Boris Anthony, our good friend and Global Voices’ beloved graphic designer/toolsmith, recently offered this observation: “….In the last 6 months, I have not worked on a single ‘weblog': it's all been various types of aggregators.”
As blogging becomes mainstream around the world and journalists, corporations, politicians and non-governmental organizations join individuals in maintaining blogs, the cool kids are going a step farther and playing with tools that aggregate content from a set of weblogs and publish it on a new blog.
Like the term “weblog”, the term “aggregator” means different things to different people. Over the past two years, many blog fans have been using desktop software aggregators, like NetNewsWire or NewsGator, to subscribe to multiple blogs. Recent versions of the Firefox Browser have included an aggregator, using a feature Firefox calls “Live Bookmarks”.
As well as desktop aggregators, a huge number of web-based blog aggregators have emerged, including Bloglines and NewsILike. (The wikipedia page listing desktop and web-based aggregators is overwhelming, listing several dozen options.)
These aggregators were designed to make it easier for a single user to follow dozens of weblogs she'd decided to subscribe to. The new generation of aggregators Boris refers to have a different purpose – they're single websites that automatically summarize dozens or hundreds of blogs, organized by topic, interest or region, for a wider audience, not just for the person maintaining the aggregator.
At Global Voices, we're particularly interested in aggregators that give a view of a country or a region, like our friend Haitham Sabbah's Arablog, which selectively “reblogs” content from around the Middle East. Isam Bayazidi's Jordan Planet – which just celebrated its first birthday – began as an aggregator of five Jordanian blogs and now covers 39 brilliant bloggers from the Hashemite Kingdom. And our Tunisian friends have a rich, trilingual – French, English and Arabic – aggregator which showcases over sixty blogs from Tunisia and Tunisians living abroad.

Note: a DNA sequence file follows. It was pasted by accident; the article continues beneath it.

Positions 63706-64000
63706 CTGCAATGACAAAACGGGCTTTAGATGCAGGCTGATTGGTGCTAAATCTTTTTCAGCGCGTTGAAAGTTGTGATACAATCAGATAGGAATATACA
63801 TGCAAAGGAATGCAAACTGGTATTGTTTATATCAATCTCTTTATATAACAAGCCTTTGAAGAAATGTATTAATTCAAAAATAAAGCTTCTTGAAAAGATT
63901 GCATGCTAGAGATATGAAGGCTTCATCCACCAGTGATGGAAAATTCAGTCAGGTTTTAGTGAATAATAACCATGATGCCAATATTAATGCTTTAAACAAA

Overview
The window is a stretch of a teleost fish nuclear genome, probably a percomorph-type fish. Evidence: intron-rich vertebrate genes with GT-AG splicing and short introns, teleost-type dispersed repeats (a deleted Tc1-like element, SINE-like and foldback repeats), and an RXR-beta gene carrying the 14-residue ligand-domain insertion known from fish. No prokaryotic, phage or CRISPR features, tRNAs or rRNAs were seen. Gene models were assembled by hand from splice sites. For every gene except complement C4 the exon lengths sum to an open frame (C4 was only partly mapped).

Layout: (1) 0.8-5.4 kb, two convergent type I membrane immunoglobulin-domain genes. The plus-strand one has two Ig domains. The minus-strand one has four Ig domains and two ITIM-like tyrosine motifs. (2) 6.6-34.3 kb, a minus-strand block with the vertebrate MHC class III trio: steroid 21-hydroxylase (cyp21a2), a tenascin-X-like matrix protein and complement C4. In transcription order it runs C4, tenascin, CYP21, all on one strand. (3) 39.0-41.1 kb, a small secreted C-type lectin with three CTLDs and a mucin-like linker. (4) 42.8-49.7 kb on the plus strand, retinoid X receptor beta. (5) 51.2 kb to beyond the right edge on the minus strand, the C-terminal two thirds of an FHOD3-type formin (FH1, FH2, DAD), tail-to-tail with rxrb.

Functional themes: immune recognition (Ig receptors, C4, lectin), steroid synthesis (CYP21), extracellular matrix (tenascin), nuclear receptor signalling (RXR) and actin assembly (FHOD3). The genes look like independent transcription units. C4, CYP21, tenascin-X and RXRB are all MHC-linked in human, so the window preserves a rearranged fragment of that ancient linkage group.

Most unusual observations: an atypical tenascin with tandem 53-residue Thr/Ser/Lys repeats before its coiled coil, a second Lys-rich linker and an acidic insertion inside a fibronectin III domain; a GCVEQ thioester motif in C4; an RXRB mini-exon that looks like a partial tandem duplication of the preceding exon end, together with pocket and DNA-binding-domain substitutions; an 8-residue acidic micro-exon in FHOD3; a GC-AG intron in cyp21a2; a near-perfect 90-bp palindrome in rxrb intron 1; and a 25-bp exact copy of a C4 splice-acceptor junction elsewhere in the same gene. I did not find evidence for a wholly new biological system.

Our friends in the Middle East aren't the only ones embracing the aggregator trend. Across the Atlantic, bloggers in Monterrey, Nuevo Leon, Mexico have started a regional blog aggregator, MTYBlogs. And complementing the BlogAfrica aggregator, Nigerian bloggers have come together to offer the Nigerian Blog Aggregator, which boasts 600 posts from 64 sources. Let's hope the rich Kenyan blogopshere gets in the act soon…
If you know of other nationwide or regional blog aggregators, please let us know by leaving a comment on this post. And, needless to say, if you're looking for new blogs to link to for World Blog Day, these aggregators are a great place to start.